General wisdom says that the flame of a lamp about to die-out burns brighter for a brief moment before it extinguishes. The condition of the war seemed to follow the same path on the morning of the 14th. By all indications, Pakistan was in no condition to continue with this war; in response, our war effort was on the up-swing without a doubt. At Halwara, we were let loose with a general direction to search and destroy any enemy assets we could find. The boys were eager to oblige. This search and destroy was mainly along the railway lines. Alan D’Costa with Ceezee Sandhu took on Raiwind junction at ten in the morning. Manek Madon and Palekar went to Khudian Junction. Lamba and Pinto found a train near a railway station named Kotla Khal and accounted for its locomotive and six goods bogies attached to it. Chopra and Bapat did the honours to the locomotive and six bogies of another train found at Changamanga railway station. Mitroo and Y Rao found an obviously important goods train at Raiwind on a repeat visit at about one in the afternoon. They were greeted with fierce small arms fire from the train but they took their time and finished all the ten or eleven bogies of the train carrying arms and ammunition: heavy black smoke and secondary explosions told its own tale. In the process, Mitroo’s aircraft picked up a fair amount of damage. By the time they reached back at Halwara, Mitroo had lost his primary hydraulics and it was clearly difficult for him to keep his aircraft under control. It was wallowing seriously on the approach. I came out of my BADC (Base Air Defence Centre) dugout, saw the aircraft and ordered Mitroo to eject. Mitroo however insisted on continuing with his stricken aircraft. In a display of superb airmanship and flying skill he not only put his aircraft down on the runway safely, he also managed to stop it with his brakes fading out without hydraulic pressure. His controlled use of residual brake pressure under an extremely trying circumstance was really praiseworthy. I regret to say however that my recommendation for him to get a gallantry award was watered down at the command and air HQ. He was finally recognized only by a ‘Mentioned in Despatch’. It was rather unfair, because there was an instance of a similar incident producing an MVC at another base.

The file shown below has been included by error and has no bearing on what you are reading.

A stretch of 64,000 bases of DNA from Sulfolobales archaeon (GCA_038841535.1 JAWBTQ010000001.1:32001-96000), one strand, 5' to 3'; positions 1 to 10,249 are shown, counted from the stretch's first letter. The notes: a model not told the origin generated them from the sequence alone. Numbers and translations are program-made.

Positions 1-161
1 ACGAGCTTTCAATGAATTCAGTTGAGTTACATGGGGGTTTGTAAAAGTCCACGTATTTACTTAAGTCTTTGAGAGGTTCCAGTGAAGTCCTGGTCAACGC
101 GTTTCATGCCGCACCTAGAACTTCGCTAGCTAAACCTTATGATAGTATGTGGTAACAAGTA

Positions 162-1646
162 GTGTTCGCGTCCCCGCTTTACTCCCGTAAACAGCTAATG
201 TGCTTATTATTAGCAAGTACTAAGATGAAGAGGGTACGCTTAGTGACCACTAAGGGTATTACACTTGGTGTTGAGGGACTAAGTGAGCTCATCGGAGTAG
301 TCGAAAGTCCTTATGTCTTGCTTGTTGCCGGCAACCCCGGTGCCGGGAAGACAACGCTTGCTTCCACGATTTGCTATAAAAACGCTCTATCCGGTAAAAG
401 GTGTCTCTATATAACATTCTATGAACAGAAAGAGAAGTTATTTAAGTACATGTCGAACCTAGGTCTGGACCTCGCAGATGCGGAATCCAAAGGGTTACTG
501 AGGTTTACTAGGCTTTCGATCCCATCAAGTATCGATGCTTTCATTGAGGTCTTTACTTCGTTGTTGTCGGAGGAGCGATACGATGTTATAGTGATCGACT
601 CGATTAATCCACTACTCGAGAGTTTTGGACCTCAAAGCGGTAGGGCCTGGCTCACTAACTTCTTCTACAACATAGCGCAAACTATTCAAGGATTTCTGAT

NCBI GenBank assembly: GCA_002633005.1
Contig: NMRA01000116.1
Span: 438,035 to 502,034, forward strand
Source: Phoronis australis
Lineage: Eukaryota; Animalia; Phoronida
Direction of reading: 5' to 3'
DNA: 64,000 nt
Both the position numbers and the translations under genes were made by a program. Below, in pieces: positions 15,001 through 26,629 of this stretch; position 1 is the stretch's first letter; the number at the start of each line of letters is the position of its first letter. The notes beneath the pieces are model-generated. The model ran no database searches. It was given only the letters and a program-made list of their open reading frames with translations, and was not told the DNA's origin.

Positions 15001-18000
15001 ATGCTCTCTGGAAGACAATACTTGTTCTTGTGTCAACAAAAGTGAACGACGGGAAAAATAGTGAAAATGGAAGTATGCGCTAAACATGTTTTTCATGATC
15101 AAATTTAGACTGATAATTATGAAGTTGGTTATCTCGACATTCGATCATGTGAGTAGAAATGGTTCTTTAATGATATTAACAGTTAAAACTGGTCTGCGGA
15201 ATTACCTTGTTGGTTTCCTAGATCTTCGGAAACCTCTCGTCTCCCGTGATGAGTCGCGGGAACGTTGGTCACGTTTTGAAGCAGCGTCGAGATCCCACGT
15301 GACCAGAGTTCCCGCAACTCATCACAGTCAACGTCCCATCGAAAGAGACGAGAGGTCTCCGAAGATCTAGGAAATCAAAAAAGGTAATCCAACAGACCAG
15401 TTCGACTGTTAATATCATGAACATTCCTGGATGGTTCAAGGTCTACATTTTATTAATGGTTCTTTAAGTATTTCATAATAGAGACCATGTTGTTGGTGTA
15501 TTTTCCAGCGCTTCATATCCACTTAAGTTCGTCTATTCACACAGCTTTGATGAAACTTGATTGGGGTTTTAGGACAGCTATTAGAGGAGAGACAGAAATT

In the afternoon, Dass and Balachand destroyed one locomotive and five goods bogies of a train on the line between Kasur and Khudian. Ayre and Ceezee followed closely behind and finished off the rest of the bogies of the burning train. Lamba and Pinto went back with bombs to destroy a railway bridge over a canal by steep glide bombing, but did not quite manage to destroy it. Manek and Palekar in their second outing found an oil train chugging along and finished off the oil as well as the locomotive. Chakladar and Ghosh went to bomb out a small railway bridge near Kot Randhanpur and apparently succeeded. This long list of interdiction was topped up by the Green Berets at night. Roy and Ramakrishna visited Kanganpur and delivered their load of 3 inch rockets accurately.
This open hunt for interdiction did not mean that close air support effort was ignored. For the day of 14th, all close air support demands came from the Lahore sector. The first call was answered by BS Rao and Rishi. Their target was a concentration of tanks near a village named Sidhanwalla. The FAC led them to some fortifications and they dropped their bombs as directed. Then Chakladar and Ghosh went to a point near Khemkaran and dropped their bombs on a concentration of troops. Couple of hours later, Dada Deshmukh and Williams went back to the same spot and bombed it again. Chopra and Bapat were sent against a tank concentration but the FAC messed up in his directions and the target could not be spotted. Rao and Punetha went and dropped their bombs on a small grove where tanks were reported to be hiding. Dass and Patel did the same fifteen minutes later. Four or five other missions were waiting for calls, but no more requests came through. Through out the day, we faced no air opposition for any of our missions.
News from the Eastern Front was all positive. Pakistanis apparently were frightened enough to abandon their prepared defences at Jessore and retreat in panic. Tension was however mounting in our minds. Intelligence feed about the movement of the US 7th Fleet towards the Bay of Bengal became strong enough for the Prime Minister to call for a mass meeting at the Ram Leela Maidan at Delhi. She delivered a stirring speech where she reiterated her resolve to prosecute the war till its satisfactory end irrespective of international pressure that might be mounted. It was a wonderful speech that made us all proud. A race for Dacca was now officially on. We slept at peace that night once again.